The biogeography and filtering of woody plant functional diversity in North and South America

Nathan G. Swenson, Brian J. Enquist, Jason Pither, Andrew J. Kerkhoff, Brad Boyle, Michael D. Weiser, James J. Elser, William F. Fagan, Jimena Forero-Montaña, Nikolaos Fyllas, Nathan J.B. Kraft, Jeffrey K. Lake, Angela T. Moles, Sandra Patiño, Oliver L. Phillips, Charles A. Price, Peter B. Reich, Carlos A. Quesada, James C. Stegen, Renato ValenciaIan J. Wright, S. Joseph Wright, Sandy Andelman, Peter M. Jørgensen, Thomas E. Lacher, Abel Monteagudo, M. Percy Núñez-Vargas, Rodolfo Vasquez-Martínez, Kristen M. Nolting

Research output: Contribution to journalArticlepeer-review

232 Scopus citations


Aim In recent years evidence has accumulated that plant species are differentially sorted from regional assemblages into local assemblages along local-scale environmental gradients on the basis of their function and abiotic filtering. The favourability hypothesis in biogeography proposes that in climatically difficult regions abiotic filtering should produce a regional assemblage that is less functionally diverse than that expected given the species richness and the global pool of traits. Thus it seems likely that differential filtering of plant traits along local-scale gradients may scale up to explain the distribution, diversity and filtering of plant traits in regional-scale assemblages across continents. The present work aims to address this prediction. Location North and South America. Methods We combine a dataset comprising over 5.5 million georeferenced plant occurrence records with several large plant functional trait databases in order to: (1) quantify how several critical traits associated with plant performance and ecology vary across environmental gradients; and (2) provide the first test of whether the woody plants found within 1° and 5° map grid cells are more or less functionally diverse than expected, given their species richness, across broad gradients. Results The results show that, for many of the traits studied, the overall distribution of functional traits in tropical regions often exceeds the expectations of random sampling given the species richness. Conversely, temperate regions often had narrower functional trait distributions than their smaller species pools would suggest. Main conclusion The results show that the overall distribution of function does increase towards the equator, but the functional diversity within regional-scale tropical assemblages is higher than that expected given their species richness. These results are consistent with the hypothesis that abiotic filtering constrains the overall distribution of function in temperate assemblages, but tropical assemblages are not as tightly constrained.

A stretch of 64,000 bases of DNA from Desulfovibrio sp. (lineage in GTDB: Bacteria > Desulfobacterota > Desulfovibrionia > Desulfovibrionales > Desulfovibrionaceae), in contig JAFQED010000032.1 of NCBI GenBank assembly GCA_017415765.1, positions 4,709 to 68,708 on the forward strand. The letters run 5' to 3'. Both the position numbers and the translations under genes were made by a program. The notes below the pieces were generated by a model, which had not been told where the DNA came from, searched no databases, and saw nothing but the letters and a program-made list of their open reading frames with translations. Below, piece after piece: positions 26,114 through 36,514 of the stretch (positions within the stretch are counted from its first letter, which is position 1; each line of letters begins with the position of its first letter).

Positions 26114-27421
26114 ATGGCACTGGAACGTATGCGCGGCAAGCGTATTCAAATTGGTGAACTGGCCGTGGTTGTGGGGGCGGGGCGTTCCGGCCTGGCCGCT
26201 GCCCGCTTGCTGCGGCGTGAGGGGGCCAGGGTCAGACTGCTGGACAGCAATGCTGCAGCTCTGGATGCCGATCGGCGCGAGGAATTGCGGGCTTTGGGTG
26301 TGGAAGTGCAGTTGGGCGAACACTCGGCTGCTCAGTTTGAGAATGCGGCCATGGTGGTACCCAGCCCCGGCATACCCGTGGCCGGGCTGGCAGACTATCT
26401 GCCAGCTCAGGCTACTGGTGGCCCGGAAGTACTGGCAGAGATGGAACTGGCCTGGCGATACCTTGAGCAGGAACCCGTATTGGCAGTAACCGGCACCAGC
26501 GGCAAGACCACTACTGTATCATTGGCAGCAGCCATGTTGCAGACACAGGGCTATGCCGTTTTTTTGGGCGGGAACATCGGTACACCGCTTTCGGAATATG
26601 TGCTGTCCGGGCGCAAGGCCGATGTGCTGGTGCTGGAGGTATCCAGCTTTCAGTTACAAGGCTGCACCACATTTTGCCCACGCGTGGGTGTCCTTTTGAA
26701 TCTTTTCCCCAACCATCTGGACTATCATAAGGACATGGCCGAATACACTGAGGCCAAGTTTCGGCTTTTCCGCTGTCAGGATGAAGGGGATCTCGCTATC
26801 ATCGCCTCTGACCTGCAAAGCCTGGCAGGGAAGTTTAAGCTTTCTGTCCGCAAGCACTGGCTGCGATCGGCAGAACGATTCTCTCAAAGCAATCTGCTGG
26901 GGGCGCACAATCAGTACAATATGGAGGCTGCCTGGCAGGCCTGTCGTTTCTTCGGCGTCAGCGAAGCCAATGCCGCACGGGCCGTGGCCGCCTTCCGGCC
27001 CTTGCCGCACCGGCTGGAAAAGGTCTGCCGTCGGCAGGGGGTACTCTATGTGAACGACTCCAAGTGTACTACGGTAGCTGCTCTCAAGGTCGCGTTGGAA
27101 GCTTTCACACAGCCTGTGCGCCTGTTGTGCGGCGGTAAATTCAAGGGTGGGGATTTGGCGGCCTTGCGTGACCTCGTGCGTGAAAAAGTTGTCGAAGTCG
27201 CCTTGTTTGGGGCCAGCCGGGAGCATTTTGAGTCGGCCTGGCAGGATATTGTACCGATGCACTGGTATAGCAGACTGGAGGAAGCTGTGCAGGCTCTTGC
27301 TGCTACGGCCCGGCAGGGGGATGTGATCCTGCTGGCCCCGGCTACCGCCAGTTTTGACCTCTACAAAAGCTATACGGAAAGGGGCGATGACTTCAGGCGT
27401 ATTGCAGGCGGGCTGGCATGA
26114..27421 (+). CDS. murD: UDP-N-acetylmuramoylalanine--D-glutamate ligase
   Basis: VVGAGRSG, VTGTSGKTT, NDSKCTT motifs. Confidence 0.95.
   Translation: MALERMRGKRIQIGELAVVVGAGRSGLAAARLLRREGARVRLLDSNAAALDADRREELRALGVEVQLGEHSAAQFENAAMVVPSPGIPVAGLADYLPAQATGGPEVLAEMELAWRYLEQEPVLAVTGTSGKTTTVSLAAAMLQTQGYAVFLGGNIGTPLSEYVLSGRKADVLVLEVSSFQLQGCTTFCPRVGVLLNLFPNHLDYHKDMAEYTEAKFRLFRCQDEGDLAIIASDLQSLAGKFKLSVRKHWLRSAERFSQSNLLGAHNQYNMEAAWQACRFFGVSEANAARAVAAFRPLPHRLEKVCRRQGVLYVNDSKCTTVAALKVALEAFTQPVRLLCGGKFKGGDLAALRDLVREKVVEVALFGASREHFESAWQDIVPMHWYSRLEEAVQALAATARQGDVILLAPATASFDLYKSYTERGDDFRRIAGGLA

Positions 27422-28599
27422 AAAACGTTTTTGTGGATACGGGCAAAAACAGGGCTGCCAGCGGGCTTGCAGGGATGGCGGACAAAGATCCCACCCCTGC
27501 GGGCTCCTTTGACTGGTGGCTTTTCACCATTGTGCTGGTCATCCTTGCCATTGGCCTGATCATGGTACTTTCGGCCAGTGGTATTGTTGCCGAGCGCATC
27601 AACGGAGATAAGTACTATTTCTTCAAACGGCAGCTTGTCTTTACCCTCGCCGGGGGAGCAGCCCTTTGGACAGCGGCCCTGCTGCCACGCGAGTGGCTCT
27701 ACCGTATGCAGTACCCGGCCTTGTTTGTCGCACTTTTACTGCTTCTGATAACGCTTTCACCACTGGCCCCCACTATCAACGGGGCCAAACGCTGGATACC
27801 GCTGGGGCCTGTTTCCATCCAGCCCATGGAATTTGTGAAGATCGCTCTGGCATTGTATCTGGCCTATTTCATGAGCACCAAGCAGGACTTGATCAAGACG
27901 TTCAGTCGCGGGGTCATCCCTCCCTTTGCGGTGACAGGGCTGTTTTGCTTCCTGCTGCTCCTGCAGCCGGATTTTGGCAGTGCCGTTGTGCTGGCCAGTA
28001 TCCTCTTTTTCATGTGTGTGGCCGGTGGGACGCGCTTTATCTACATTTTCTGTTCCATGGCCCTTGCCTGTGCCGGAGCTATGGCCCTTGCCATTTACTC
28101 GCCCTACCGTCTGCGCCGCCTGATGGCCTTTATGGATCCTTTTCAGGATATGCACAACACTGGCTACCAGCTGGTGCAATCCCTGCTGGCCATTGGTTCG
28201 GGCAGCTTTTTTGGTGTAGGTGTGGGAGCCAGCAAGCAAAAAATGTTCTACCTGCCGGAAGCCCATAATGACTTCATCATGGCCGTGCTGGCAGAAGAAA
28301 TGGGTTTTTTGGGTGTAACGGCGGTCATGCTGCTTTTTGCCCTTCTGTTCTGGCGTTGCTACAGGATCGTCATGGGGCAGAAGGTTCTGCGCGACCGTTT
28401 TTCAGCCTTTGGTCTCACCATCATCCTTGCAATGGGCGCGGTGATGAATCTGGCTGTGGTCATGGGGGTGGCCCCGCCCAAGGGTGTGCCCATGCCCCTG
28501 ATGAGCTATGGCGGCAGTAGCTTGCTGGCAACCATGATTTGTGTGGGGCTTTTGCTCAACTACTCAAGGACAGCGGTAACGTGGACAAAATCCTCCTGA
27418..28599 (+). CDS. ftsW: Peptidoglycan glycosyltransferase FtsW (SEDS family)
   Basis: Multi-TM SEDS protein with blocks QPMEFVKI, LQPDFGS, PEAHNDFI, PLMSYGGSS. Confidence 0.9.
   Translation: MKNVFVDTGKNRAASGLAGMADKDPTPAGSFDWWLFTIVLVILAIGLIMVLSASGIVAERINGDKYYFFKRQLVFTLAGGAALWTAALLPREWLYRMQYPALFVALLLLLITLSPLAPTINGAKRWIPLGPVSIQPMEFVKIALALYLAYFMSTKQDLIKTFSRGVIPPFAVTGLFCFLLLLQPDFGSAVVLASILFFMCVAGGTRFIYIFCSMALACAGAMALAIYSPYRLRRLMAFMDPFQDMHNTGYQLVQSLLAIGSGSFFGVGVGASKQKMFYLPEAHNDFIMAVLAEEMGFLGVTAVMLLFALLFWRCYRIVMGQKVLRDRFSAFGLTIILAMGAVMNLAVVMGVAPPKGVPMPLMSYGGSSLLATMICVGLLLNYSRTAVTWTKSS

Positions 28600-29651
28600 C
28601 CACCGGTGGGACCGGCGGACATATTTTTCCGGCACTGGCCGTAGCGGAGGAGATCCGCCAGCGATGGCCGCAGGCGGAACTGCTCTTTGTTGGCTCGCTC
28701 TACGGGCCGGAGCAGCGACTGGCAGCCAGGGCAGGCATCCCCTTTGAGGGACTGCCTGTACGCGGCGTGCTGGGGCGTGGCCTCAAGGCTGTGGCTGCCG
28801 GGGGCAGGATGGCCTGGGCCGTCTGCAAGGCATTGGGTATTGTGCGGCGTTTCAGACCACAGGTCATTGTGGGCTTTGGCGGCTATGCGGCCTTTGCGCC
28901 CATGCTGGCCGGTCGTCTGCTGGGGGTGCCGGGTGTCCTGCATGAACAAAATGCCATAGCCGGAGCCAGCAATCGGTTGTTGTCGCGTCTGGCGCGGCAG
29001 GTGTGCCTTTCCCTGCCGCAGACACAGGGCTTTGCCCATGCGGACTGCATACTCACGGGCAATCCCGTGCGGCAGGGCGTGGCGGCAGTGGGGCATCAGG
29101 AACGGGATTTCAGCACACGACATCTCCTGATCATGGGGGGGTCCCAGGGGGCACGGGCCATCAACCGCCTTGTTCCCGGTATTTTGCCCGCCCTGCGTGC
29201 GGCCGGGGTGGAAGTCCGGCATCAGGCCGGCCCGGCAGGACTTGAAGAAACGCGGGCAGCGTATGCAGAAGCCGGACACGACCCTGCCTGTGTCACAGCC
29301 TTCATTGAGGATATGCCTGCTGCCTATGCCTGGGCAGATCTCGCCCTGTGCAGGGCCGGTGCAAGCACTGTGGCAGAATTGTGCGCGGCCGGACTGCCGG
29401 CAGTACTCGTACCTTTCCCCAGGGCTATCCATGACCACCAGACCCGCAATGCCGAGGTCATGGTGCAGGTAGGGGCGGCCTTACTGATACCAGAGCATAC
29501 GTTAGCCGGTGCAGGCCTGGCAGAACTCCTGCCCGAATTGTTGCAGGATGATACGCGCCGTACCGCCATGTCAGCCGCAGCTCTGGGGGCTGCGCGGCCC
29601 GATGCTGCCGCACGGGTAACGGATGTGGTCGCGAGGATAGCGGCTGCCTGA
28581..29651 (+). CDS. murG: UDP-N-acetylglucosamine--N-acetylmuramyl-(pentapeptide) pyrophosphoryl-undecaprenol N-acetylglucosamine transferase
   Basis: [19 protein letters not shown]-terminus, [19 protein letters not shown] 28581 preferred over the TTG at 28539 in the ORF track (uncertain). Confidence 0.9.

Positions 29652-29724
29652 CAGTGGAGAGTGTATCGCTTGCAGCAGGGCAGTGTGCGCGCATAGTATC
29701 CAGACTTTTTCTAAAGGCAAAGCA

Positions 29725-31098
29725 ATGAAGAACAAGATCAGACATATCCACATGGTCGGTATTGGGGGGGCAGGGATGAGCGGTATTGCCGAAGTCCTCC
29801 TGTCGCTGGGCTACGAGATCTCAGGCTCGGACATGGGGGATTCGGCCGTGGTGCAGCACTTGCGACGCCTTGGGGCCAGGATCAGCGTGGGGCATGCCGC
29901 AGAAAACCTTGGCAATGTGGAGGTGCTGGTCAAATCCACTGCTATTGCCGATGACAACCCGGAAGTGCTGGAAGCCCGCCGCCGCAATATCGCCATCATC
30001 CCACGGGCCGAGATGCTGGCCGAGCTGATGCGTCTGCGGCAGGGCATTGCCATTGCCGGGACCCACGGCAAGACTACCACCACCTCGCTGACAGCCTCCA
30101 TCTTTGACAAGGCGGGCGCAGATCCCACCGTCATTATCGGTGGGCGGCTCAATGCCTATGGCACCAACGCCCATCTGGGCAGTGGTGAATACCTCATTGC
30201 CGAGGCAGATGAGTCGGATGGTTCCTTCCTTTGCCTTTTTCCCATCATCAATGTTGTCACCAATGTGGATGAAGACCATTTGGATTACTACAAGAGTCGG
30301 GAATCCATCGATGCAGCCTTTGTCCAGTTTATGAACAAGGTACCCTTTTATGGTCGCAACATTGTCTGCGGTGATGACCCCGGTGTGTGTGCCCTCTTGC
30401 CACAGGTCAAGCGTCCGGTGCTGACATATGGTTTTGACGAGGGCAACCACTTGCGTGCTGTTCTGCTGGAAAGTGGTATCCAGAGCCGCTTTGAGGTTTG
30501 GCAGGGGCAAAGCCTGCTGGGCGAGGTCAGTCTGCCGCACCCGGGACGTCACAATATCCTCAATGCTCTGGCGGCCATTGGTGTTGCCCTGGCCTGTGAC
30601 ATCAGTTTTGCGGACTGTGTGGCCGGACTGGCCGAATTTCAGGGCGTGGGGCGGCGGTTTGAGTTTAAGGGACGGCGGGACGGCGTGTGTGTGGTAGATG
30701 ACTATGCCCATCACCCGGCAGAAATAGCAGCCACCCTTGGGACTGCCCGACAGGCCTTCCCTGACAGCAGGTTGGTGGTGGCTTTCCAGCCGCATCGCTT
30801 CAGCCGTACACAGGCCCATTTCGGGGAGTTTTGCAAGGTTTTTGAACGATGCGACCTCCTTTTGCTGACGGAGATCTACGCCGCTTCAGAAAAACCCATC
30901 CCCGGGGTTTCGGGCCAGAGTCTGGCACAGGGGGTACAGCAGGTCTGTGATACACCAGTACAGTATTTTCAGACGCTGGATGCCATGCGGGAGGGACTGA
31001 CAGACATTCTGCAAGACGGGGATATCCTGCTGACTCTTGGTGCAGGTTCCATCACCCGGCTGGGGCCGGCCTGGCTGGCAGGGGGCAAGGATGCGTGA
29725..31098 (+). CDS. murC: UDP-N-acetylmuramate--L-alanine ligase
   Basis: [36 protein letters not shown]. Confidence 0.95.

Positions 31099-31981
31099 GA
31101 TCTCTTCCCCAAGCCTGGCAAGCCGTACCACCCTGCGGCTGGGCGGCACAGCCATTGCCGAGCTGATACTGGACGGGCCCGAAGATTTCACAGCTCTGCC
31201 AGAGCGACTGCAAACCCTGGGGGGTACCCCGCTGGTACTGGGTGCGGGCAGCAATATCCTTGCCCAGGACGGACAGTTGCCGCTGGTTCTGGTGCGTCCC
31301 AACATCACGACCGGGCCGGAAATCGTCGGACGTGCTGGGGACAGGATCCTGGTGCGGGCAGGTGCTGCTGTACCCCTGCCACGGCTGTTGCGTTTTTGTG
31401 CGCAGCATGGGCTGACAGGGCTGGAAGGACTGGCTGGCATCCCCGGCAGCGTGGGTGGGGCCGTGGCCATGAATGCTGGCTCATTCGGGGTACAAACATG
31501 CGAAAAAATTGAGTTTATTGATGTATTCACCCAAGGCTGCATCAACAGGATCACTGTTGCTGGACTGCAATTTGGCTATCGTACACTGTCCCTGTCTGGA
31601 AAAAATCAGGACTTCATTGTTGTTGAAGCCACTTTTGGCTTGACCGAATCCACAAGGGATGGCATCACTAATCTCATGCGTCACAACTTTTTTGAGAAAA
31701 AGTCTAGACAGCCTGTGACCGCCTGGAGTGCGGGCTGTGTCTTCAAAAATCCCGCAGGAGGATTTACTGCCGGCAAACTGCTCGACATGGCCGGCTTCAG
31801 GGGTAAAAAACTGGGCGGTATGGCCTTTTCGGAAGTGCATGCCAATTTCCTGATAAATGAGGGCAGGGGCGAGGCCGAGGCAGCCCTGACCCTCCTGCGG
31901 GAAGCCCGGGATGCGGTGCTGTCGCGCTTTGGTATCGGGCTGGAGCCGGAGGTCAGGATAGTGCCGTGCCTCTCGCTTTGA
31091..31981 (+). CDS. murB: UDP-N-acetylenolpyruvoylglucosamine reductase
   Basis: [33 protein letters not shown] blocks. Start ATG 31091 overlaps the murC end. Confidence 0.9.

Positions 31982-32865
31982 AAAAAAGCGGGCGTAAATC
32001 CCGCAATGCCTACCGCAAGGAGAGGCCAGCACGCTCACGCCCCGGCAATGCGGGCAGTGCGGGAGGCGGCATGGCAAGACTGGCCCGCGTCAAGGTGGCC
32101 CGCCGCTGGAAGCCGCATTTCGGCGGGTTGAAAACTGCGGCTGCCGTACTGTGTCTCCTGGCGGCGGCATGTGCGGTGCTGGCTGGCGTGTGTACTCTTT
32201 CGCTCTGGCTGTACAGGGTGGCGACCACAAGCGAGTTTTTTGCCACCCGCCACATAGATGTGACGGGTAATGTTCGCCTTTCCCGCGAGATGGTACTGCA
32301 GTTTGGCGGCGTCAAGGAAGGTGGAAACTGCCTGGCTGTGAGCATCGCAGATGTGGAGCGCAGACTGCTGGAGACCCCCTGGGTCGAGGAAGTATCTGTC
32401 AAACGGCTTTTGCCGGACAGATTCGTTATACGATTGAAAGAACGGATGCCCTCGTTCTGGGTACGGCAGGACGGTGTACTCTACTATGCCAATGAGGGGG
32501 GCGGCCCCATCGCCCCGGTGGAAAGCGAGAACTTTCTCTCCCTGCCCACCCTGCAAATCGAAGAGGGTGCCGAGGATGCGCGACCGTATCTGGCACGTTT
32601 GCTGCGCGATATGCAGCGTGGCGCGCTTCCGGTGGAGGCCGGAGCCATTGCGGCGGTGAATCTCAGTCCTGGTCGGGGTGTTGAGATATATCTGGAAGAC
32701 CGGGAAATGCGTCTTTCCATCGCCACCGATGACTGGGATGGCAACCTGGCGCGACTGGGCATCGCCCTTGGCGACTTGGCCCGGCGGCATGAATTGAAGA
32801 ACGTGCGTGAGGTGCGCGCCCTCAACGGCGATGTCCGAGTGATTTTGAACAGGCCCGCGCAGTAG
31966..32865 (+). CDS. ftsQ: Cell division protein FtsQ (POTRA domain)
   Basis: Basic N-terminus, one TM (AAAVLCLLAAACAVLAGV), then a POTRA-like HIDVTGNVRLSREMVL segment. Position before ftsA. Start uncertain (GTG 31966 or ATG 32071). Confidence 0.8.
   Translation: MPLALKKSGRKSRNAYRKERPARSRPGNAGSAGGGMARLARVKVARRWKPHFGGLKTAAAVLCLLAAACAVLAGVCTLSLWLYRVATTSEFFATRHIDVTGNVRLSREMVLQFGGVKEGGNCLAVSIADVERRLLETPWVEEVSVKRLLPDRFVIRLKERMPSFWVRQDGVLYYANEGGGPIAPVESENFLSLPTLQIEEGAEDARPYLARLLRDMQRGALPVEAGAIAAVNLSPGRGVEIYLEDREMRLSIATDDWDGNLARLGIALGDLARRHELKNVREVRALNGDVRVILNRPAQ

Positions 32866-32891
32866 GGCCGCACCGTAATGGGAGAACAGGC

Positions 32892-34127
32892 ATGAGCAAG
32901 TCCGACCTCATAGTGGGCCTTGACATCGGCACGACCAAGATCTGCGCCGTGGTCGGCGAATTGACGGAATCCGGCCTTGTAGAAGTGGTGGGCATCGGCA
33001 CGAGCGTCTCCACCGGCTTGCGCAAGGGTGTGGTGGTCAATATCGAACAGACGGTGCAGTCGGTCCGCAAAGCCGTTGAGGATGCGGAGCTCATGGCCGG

Original languageEnglish
Pages (from-to)798-808
Number of pages11
JournalGlobal Ecology and Biogeography
Issue number8
StatePublished - Aug 2012


  • Biogeography
  • Functional diversity
  • Functional traits
  • Latitudinal gradient
  • Species richness


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